Investec’s Mundy shakes up American fund

Alastair Munday 200

Investec fund manager Alastair Mundy has revamped the group’s American fund to fit his investment style after taking it over in the summer.

The £254m Investec American fund, previously managed by Thornburg Investment Management, was brought in-house under the management of Alastair Mundy (pictured) and Mark Wynne-Jones at the beginning of August. Mundy has shifted 7 per cent of the portfolio into healthcare, increasing his weighting in the sector from 15.9 per cent in July to 22 per cent, according to FE data to 30 September.

He says that companies such as Zimmer Holdings play into the theme of an ageing population suffering from modern diseases and are “unloved” by investors. Zimmer designs, develops, makes and markets orthopaedic surgical products such as reconstructive, spinal and trauma devices and dental implants.

Mundy reduced the fund’s weighting in technology from 22.3 per cent in July to 18.2 per cent. For example, he has cut holdings in Apple and Google because in his view they are “in favour” and therefore expensive.

The manager also runs the £703m Investec UK Special Situations fund and admits he should have bought Standard Chartered when its share price fell following allegations of a £160bn money-laundering scheme with Iran.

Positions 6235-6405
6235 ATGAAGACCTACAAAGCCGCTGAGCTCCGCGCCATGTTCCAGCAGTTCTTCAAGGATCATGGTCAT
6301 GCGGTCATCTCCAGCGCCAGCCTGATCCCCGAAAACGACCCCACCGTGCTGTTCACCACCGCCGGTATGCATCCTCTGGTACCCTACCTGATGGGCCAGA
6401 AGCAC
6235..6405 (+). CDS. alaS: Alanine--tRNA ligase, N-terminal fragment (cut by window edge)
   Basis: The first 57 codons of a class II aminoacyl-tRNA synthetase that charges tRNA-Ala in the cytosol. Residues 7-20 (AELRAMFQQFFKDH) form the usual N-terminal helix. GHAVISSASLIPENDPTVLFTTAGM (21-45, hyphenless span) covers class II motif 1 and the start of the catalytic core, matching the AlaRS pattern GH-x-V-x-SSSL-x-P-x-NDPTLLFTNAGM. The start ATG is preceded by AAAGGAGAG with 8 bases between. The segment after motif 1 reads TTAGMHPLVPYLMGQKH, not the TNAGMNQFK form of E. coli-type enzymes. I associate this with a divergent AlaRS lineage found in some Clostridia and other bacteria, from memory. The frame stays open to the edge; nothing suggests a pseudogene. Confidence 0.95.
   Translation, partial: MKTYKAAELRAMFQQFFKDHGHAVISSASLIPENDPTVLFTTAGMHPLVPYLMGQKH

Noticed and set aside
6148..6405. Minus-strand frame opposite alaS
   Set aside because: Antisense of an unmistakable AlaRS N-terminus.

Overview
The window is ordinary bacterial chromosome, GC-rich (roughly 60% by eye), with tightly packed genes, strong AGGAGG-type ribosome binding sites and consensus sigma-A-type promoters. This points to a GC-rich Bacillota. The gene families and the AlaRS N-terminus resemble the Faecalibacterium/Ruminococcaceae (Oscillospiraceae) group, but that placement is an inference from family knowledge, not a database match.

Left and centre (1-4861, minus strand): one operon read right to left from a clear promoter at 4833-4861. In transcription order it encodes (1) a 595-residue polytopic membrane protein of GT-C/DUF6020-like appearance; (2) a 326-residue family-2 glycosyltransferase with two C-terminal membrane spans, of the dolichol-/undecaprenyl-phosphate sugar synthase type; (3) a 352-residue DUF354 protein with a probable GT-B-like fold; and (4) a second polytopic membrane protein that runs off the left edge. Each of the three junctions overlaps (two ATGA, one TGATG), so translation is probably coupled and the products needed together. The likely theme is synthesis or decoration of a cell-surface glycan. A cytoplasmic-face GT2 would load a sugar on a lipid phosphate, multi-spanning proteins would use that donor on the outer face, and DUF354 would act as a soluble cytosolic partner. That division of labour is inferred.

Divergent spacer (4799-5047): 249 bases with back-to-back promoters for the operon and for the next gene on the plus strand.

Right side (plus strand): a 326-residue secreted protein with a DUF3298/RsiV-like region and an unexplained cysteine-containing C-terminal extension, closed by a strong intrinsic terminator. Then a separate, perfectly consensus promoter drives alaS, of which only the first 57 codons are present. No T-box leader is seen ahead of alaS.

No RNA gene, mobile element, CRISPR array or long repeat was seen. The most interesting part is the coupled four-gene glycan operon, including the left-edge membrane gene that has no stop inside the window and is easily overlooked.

Standard Chartered’s shares plunged more than 24 per cent following the news. The stock rose after the firm agreed to pay £217m to New York regulators to settle claims. It is currently trading at almost £15 a share.

Mundy says: “We missed a chance to buy Standard Chartered when the share price fell. We are waiting for valuations to look attractive to buy it.”

Mundy says Standard Chartered, whose profits mostly come from emerging markets, is in a competitive position as smaller Asian banks struggle to keep up with loan demand.

“These banks have lots of deposits and their loan books have grown strongly,” he says. “So they have a balance in the ratio of deposits to loans, whereas Standard Chartered has a surplus of deposits to lend.”

Mundy also recently bought into Royal Bank of Scotland. His only other bank position is in HSBC.